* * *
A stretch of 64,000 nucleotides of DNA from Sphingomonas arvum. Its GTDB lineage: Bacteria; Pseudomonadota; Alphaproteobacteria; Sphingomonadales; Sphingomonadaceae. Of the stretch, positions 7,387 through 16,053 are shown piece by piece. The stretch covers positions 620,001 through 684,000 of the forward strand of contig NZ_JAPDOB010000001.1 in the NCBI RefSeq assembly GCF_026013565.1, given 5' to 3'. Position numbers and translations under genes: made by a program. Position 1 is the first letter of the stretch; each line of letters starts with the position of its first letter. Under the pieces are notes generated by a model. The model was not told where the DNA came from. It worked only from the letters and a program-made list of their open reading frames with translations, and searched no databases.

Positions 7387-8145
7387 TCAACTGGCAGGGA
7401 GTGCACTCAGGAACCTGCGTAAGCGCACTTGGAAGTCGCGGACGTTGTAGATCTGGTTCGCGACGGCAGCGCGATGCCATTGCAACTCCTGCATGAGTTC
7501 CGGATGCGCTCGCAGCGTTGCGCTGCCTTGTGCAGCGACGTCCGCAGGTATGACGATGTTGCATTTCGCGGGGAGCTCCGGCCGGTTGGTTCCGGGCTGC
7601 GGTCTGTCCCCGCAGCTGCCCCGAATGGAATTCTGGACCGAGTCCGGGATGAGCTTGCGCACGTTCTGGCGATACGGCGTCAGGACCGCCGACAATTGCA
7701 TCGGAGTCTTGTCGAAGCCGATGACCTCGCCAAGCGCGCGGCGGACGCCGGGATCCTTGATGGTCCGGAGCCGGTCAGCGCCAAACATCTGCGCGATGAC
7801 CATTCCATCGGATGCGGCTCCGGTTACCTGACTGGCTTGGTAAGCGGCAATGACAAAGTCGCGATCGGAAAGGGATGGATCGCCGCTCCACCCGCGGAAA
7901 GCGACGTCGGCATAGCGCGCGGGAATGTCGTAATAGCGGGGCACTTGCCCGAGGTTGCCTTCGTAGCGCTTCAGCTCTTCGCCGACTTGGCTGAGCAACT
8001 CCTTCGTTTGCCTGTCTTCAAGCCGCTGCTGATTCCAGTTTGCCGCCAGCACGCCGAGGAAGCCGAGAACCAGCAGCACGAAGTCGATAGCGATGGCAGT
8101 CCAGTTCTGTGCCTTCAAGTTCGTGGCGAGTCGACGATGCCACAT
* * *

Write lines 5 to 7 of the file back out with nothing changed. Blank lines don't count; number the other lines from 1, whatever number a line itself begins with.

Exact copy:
7501 CGGATGCGCTCGCAGCGTTGCGCTGCCTTGTGCAGCGACGTCCGCAGGTATGACGATGTTGCATTTCGCGGGGAGCTCCGGCCGGTTGGTTCCGGGCTGC
7601 GGTCTGTCCCCGCAGCTGCCCCGAATGGAATTCTGGACCGAGTCCGGGATGAGCTTGCGCACGTTCTGGCGATACGGCGTCAGGACCGCCGACAATTGCA
7701 TCGGAGTCTTGTCGAAGCCGATGACCTCGCCAAGCGCGCGGCGGACGCCGGGATCCTTGATGGTCCGGAGCCGGTCAGCGCCAAACATCTGCGCGATGAC